UberX Share: Shared Ride is Returns to 9 US Cities

Image Source: Enterprise CEO

Following a more than two-year break due to the epidemic, Uber is resuming UberX Share in a few significant US cities, the company announced on Tuesday.

Nine cities, including New York, Los Angeles, and Chicago, now offer the updated rideshare carpool option, UberX Share. This summer, the company stated it would bring UberX Share to new cities.

As health regulators advocated social segregation to stop the spread of Covid-19, Uber (UBER) discontinued its previous version of the shared transportation service, Uber Pool, in March 2020. After likewise suspending the option in 2020, Lyft resumed a similar service in July 2021.

With the hope that carpooling would make ride-hailing more affordable and convenient, Uber and Lyft (LYFT) have been trying to increase the use of shared rides for years. The pandemic, however, prompted the businesses to postpone such preparations.

UberX Share “reimagines the future of shared trips with increased efficiency and safety front of mind,” according to Andrew Macdonald, SVP of mobility and business operations at Uber, in a statement released on Tuesday. Additionally, he stated that passengers might expect to get “an upfront discount and up to 20% off the total ticket if matched with a co-passenger along the route.”

Uber is currently making attempts to limit the number of passengers in a carpool at once in an apparent reference to pandemic worries. According to the company’s blog post, customers can currently only request one seat using UberX Share, and only one additional passenger will be present at any given moment. In addition, the company emphasized that masks are optional but advised, with the exception of places where masking is still required.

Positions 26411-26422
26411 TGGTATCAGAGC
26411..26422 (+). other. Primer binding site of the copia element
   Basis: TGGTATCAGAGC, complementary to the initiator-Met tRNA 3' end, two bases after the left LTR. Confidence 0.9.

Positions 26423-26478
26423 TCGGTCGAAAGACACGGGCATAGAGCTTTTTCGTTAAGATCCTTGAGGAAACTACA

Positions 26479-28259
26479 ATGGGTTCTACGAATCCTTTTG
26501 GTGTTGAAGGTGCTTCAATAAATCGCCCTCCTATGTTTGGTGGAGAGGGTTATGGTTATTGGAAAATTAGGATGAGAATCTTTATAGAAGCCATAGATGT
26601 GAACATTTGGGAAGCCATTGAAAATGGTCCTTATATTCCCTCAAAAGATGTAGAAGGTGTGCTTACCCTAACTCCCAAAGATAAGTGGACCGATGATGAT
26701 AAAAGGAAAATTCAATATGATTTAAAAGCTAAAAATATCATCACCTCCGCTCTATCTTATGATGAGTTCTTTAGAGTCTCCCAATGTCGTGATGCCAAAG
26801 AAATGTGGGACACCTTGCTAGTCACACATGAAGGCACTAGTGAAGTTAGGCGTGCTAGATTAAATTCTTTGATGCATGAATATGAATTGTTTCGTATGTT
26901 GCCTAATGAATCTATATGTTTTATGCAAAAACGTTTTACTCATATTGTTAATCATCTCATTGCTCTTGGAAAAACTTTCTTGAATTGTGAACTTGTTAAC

Read Also: Uber launches emergency food delivery in Ukraine

Uber also mentioned how critical it is to increase accessibility and affordability of transportation, “, particularly in the current economic context.” Worries about a severe economic downturn have recently plagued the tech industry. Meanwhile, all drivers, including those employed in the ride-hailing sector, have been burdened by exorbitant petrol prices. In response, Uber and Lyft earlier declared they would temporarily raise ride fuel costs.

Uber CEO Dara Khosrowshahi described his company as “recession-resistant” in an interview he gave at the Bloomberg Technology Summit earlier this month. However, he made his remarks just a month after the Wall Street Journal reported that Uber was looking to slash expenses as investor euphoria wanes.


Opinions expressed by San Francisco Post contributors are their own.

Allison Corrigan

I’m Allison and I am human rights activist and LGBTQIA+ defender. I finished my degree graduate studies on Public Administration and I spend most of my free time in contributing written works about community development, public administration and lifestyle.

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